“I don’t fear death so much as I fear its prologues: loneliness, decrepitude, pain, debilitation, depression, senility. After a few years of those, I imagine death presents like a holiday at the beach.”
~ Mary Roach
In the midst of life there is death. We all know this but we hate to think about dying. We resist not only the thought of dying but the actual act of dying to the fullest. Our goal? To live as long as possible – of course! Who wouldn’t want to have children, see said children have their own children, contribute to mankind, have a purpose bigger than ourselves or be the most awesome person in the life of another? Every.Last.One.Of.Us.
Continue reading Thinking About Dying
Dedicated to all Moms who may have forgotten they are moms | Photo by Gale E
“My mother had early-onset Alzheimer’s, and it took her four years to die. She was only 44; I was 14.” ~ Karolyn Grimes
“I hate Alzheimer’s. It is one of the most awful things because, here is a loved one, this is the woman or man that you have loved for 20, 30, 40 years, and suddenly, that person is gone. They’re gone. They are gone.” ~ Pat Robertson
“I’m in awe of people out there who deal with Alzheimer’s, because they have to deal with death 10 times over, year after year.” ~ Marcia Wallace
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Alzheimer’s, Dementia … mention these diseases to me and I get really angry. I am angry because they tear the patriarchs of our family away from us. I am angry because these diseases eat away not only at bodies but at minds once brilliant and shining, leaving nothing but ashes blowing in the smoke of obliterated memories. I am angry as I watch atrophied muscles in legs and arms refusing to cooperate, under dimmed eyes which always seem to ask: “who are you, where am I, how did I get here, why don’t I know any of these people?” These questions really cut to the heart when it’s your mom (or dad) wondering what’s going on.
But in case you didn’t truly know …
- The number of Americans living with Alzheimer’s disease is growing — and growing fast. An estimated 5.5 million Americans of all ages have Alzheimer’s disease.
- Of the estimated 5.5 million Americans living with Alzheimer’s dementia in 2017, an estimated 5.3 million are age 65 and older and approximately 200,000 individuals are under age 65 and have younger-onset Alzheimer’s.
- One in 10 people age 65 and older (10 percent) has Alzheimer’s dementia.
- Almost two-thirds of Americans with Alzheimer’s are women.
- African-Americans are about twice as likely to have Alzheimer’s or other dementias as older whites.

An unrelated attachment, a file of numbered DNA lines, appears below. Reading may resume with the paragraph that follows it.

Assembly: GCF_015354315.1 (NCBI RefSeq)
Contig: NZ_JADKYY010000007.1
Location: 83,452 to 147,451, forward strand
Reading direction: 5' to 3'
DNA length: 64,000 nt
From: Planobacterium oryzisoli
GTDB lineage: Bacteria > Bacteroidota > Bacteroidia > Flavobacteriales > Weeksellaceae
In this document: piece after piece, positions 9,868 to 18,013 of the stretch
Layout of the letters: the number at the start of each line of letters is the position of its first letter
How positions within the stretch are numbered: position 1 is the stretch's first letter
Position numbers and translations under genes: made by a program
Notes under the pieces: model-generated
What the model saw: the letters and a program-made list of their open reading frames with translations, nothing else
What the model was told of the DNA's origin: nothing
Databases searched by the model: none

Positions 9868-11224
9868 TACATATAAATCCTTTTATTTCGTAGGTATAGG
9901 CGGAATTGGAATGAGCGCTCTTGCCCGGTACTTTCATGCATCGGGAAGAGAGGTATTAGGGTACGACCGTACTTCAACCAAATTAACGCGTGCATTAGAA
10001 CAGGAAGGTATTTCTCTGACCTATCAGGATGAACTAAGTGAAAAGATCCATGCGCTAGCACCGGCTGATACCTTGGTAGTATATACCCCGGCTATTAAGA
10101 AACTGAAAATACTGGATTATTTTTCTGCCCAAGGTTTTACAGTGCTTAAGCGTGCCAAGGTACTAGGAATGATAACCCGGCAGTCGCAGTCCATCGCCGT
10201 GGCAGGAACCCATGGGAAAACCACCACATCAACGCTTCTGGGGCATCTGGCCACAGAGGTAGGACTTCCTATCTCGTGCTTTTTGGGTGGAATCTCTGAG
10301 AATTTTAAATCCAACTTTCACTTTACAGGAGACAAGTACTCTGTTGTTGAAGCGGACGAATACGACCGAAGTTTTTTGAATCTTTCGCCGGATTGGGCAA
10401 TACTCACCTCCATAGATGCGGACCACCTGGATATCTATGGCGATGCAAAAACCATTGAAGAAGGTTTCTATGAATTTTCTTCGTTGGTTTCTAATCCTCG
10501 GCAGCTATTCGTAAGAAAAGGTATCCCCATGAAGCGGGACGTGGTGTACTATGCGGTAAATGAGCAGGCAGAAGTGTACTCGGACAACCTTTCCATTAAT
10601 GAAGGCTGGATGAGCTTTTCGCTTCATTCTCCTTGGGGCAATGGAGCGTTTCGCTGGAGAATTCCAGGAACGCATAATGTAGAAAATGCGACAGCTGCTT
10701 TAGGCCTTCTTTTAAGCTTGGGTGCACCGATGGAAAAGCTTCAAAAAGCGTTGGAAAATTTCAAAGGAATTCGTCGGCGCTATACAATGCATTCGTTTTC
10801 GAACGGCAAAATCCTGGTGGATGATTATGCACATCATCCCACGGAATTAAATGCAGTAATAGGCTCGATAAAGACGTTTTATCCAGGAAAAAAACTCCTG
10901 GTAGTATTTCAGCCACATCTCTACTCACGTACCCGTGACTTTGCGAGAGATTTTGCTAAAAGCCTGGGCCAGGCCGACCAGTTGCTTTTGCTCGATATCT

- Hispanics are about one and one-half times as likely to have Alzheimer’s or other dementias as older whites.
Because of the increasing number of people age 65 and older in the United States, particularly the oldest-old, the number of new cases of Alzheimer’s and other dementias is projected to soar. Today, someone in the United States develops Alzheimer’s dementia every 66 seconds. By mid-century, someone in the United States will develop the disease every 33 seconds.
If you haven’t seen the movie “Still Alice” starring Julianne Moore I invite you to download it and find a quiet moment where you can watch uninterrupted. After you have recovered from all of the emotions, take a breath and then watch this interesting and informative TED Talk by Lisa Genova, author of the book Still Alice (on which the movie is based) as she speaks to the audience on how we can possibly avoid Alzheimer’s. I for one will seriously need to catch up on my sleep and attempt to learn new things more often.
But what about you? Is anyone in your family affected by this terrible disease? Are you a caregiver? How has it affected you? What have you learnt from the experience? In observation of Mother’s Day I am inviting you to please share your story; someone out there needs to know they are not alone in this struggle.
Click here for a little of my personal journey: Alzheimer’s is Real – Part I & Alzheimer’s is Real – Part II; to read more thoughts simply search this blog using the word: Alzheimer’s.
Dementia is hard. We often feel alone in the journey even when we know thousands of others are on the same path. I want my path to cross with theirs. It’s so easy to rejoice when others are rejoicing – it’s much harder to mourn with those who mourn. So, we acknowledge the pain of others politely, but would rather not get involved in it. Grief is messy, but there is strength – even power – in mourning together. As difficult as dementia is, faith in the God who is Hope means we are not hopeless. Faith in Jesus means Mama and I have forever – this nasty now and now isn’t the end. We have forever. That’s the confidence that helps me when she forgets my name. I believe God wired us to be impacted by stories – His and each other’s. Telling what we’re living through with faith and honesty is one way I let the my corner of the world see that Christ is in me. I’d like to say writing about this journey is an unselfish act. That wouldn’t be 100% true. I also write to heal the wounds in my own heart.
Joy Continue reading “Especially Now” by Joy DeKok, Author